Some stores offer a small savings — like 10 cents per bag at Whole Foods — if you bring your own bag. This may not look like much on an indivdual bill, but it adds up.
This is a common tip. Going hungry increases your chances of impulse buying, which will drive up your grocery bill.
The smaller the cart, the quicker it will fill up and send you to the checkout line.
While there are some grocery deals that save you money, there are some designed to get you to buy more than you would have otherwise. So next time you see the three for $20 deal, make sure it's really the best buy.
While brand-name products may be what you know, opting for generic could ultimately save you some money.
The Environmental Working Group has a list that outlines conventionally farmed fruits and vegetables that you don't have to buy organic.
If you're sharing food with others, share the bill too.
The perimeter is home to fresh veggies, dairy and even time-saving staples like rotisserie chicken. Sure, you may have to go down the pasta or bulk aisles to pick up some essentials, but the perimeter should be where you spend most of your time.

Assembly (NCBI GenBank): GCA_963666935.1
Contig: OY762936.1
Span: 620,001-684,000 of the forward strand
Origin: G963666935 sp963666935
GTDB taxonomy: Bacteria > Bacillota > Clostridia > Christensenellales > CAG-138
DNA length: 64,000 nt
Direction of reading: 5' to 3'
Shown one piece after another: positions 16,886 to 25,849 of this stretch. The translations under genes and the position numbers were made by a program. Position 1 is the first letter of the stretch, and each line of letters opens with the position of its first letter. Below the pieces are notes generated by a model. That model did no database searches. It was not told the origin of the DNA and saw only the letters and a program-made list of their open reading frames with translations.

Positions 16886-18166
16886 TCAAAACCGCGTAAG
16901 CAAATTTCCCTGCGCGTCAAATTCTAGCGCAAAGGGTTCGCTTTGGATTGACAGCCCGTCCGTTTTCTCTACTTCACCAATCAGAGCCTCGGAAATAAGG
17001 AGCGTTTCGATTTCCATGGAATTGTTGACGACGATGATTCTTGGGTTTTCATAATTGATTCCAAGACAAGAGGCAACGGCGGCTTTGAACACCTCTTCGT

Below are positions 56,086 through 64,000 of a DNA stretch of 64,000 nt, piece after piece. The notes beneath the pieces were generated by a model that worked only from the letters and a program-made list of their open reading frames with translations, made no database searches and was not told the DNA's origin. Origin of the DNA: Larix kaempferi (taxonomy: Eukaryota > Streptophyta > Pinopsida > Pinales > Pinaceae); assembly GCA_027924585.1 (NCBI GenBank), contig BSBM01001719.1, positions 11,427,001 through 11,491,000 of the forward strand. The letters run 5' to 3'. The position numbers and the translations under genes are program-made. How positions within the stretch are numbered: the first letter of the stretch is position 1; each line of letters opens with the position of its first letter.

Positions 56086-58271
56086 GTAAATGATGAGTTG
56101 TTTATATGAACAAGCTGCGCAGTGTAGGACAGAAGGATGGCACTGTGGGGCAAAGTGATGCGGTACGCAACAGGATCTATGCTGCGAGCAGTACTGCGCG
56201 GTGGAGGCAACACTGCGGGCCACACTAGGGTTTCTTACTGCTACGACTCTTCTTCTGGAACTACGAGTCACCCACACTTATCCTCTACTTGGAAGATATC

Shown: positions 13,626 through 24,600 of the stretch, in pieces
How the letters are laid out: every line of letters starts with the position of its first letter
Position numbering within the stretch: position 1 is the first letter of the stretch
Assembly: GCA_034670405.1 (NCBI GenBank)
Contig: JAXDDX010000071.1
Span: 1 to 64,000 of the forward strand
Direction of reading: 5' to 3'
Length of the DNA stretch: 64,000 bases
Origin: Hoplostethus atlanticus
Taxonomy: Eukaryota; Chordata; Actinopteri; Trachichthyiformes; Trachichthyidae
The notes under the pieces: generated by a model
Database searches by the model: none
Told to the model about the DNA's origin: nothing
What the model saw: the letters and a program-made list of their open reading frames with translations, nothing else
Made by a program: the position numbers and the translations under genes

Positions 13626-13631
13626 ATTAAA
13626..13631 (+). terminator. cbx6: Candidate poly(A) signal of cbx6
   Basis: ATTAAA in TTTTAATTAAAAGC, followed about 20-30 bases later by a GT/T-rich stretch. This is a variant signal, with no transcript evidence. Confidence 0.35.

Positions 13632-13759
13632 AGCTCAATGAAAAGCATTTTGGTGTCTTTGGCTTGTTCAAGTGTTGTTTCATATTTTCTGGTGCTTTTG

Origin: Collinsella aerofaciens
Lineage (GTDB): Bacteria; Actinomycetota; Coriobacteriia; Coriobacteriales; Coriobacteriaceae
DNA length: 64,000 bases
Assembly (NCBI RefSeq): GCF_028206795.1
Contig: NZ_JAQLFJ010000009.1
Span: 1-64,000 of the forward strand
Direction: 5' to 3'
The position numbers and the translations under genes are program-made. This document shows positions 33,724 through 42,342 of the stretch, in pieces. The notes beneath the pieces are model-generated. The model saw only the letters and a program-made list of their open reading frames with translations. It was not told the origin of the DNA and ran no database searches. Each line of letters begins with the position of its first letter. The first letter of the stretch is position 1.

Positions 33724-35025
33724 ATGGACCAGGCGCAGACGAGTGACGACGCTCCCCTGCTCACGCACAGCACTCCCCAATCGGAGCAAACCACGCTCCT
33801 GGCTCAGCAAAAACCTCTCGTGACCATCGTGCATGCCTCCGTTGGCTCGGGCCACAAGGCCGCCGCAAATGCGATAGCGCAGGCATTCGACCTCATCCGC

If you’re drawn to a product display, remind yourself that it’s because the display was designed to draw you in. Resist it.
When you’re shopping for groceries, the brands placed at eye-level are generally the most expensive. Look at the lower shelves for deals.
Some recipes may call for an exotic spice that you will never use again — save a few bucks by substituting pricey ingredients with inexpensive ones, or with items you already have.
Grated cheese is generally more expensive per pound than a block of cheese.
Pre-cut fruits and veggies may be more convenient, but that convenience comes with a higher price.
While it’s tempting to get that prime cut of Kobe beef, it’ll also cost you. Here are some ways to save on meat.
Prefer fish to beef? Here are some guidelines on how you can save on seafood.